San Antonio schools are cutting staff and programs to cope with budget problems

Across Texas, school districts are being forced to explore difficult cost-cutting or revenue-raising strategies due to stagnant state funding after Texas lawmakers failed to pass a comprehensive bill to fund public education.

Nearly a year after implementing the highest salary for beginning teachers in Bexar County, administrators at Judson Independent School District (ISD), which is struggling with a substantial projected $32 million deficit, recently discussed the possibility of asking voters to pass a property tax bill. having to ask. increase.

Superintendent Milton Fields cited the need for a quick decision on the matter, but the board remains uncertain.

According to the San Antonio Express-News, districts in the San Antonio region are preparing budgets with high deficits as they try to balance the need for cost savings with the need to address staffing shortages and comply with new state mandates.

Districts like Schertz-Cibolo-Universal City ISD have seen a significant increase in operating costs. For example, the cost of substitute teachers has increased by almost 260% since 2019.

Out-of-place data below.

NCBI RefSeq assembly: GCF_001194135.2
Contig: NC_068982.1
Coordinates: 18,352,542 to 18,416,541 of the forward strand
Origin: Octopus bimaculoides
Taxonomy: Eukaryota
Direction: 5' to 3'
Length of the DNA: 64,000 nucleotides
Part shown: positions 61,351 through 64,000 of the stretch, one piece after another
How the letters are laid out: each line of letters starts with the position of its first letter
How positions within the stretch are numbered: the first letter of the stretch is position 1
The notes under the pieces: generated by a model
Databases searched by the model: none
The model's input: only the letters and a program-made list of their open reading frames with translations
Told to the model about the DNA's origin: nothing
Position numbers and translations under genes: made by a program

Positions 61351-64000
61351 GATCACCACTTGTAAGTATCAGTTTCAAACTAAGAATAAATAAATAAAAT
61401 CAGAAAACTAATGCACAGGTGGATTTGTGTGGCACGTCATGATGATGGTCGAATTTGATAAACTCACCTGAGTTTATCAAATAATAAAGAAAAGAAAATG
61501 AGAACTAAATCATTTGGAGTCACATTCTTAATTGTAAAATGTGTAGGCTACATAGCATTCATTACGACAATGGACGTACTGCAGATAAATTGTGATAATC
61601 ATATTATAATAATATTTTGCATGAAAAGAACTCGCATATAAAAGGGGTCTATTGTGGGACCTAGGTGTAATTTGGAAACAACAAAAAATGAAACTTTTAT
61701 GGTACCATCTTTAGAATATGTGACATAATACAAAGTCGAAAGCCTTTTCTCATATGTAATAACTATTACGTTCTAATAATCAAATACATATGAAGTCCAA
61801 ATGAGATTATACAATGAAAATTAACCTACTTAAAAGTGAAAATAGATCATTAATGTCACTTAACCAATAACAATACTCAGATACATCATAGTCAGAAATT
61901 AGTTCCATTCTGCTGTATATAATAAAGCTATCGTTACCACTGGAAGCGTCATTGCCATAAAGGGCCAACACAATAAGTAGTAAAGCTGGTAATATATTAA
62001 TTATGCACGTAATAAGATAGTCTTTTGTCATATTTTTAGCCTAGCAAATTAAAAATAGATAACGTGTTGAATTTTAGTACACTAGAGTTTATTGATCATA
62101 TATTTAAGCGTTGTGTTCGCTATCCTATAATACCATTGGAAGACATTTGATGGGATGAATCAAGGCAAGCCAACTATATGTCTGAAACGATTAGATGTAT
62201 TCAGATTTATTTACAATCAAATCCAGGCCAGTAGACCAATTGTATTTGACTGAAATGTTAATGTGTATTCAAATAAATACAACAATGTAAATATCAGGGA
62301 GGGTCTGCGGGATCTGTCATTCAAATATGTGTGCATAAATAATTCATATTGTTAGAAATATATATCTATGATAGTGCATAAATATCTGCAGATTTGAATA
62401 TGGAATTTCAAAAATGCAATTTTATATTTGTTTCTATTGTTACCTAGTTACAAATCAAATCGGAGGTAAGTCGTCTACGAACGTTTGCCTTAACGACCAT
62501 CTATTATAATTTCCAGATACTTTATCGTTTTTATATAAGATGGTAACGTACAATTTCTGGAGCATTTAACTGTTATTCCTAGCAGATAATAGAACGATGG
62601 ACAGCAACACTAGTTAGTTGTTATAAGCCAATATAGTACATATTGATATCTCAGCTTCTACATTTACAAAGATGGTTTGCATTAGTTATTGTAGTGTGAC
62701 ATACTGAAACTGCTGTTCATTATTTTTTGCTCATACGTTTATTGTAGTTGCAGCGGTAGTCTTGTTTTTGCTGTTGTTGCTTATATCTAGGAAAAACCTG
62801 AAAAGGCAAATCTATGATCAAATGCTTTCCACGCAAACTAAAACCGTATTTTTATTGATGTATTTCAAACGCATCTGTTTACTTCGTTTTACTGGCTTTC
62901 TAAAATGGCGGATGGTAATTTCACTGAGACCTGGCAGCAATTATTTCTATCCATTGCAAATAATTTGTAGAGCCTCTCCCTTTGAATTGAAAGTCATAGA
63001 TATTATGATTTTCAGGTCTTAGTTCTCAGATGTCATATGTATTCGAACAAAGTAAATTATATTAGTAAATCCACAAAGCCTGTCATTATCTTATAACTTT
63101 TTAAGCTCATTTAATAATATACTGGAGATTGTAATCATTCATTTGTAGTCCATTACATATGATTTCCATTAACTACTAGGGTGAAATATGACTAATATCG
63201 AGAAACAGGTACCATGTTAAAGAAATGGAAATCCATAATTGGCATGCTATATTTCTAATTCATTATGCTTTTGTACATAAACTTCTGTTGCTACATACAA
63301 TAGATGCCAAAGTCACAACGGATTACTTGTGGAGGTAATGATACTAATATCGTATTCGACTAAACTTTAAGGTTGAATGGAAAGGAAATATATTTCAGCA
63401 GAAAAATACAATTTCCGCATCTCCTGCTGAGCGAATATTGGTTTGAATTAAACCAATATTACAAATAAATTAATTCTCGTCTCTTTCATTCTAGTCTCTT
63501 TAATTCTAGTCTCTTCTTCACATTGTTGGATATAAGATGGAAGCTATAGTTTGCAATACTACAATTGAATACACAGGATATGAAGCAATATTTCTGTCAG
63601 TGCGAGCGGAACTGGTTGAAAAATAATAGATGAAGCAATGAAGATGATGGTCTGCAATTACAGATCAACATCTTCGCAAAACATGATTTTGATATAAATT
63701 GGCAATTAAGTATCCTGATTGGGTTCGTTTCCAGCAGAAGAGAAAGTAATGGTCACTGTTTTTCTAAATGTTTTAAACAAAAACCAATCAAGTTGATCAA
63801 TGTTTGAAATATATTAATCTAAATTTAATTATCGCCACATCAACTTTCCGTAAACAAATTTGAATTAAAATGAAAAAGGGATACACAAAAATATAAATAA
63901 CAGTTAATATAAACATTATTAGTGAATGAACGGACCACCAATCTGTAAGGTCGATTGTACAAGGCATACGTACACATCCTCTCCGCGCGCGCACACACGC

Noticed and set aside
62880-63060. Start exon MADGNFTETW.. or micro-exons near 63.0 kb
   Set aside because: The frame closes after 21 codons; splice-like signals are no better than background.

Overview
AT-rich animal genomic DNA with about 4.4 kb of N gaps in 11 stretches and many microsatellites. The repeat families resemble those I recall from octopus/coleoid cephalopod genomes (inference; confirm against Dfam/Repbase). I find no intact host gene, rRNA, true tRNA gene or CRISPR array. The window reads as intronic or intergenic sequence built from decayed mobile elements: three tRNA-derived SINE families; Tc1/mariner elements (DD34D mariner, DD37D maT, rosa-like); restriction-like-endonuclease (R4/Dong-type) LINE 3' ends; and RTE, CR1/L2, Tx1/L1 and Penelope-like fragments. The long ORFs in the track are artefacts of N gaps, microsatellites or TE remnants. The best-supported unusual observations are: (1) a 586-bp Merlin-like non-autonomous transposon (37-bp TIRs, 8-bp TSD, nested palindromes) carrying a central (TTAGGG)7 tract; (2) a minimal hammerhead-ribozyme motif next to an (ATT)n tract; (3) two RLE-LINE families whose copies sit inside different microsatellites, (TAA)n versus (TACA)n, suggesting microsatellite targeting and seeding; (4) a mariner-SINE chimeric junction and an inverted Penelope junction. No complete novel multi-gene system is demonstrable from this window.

Even districts that close schools to cut costs continue to face significant shortfalls. Edgewood ISD recently closed two campuses and is undergoing a district-wide redesign to address its $7 million deficit over the next two years.

Superintendent Eduardo Hernandez pointed out that the state has not increased the basic allocation – the per-student funding mechanism – since 2019, exacerbating financial problems. “We are just like any other company,” he said, emphasizing the need to cover basic expenses such as fuel, insurance and utilities.

Of the 337 school districts recently surveyed by the Texas Association of School Business Officials, 80% say a lack of resources is a major challenge and more than half expect to end the year with a deficit.

San Antonio ISD, the third largest district in Bexar County, plans to eliminate more than 200 staff positions previously funded by federal pandemic relief funds that expire in September. These cuts include positions critical to supporting high school students, special education, and family engagement.

According to the San Antonio Express-News, even districts with growing enrollments, like Southwest ISD, are also feeling the financial pinch. Southwest ISD expects a deficit of $10 million to $12 million next year, even before potential salary increases are taken into account.

North East ISD Superintendent Sean Maika told the San Antonio Express-News he remains hopeful for legislative action but is cautious about relying on it. Three decades in public education have taught him that the financial situation is “never as bad as we think, but never as promising as we hope.”

“What I’ve always appreciated about education is that we’ve faced seemingly insurmountable odds, and we’ve always found a way to rise above them and become better,” he said. “And I believe we will do it again.”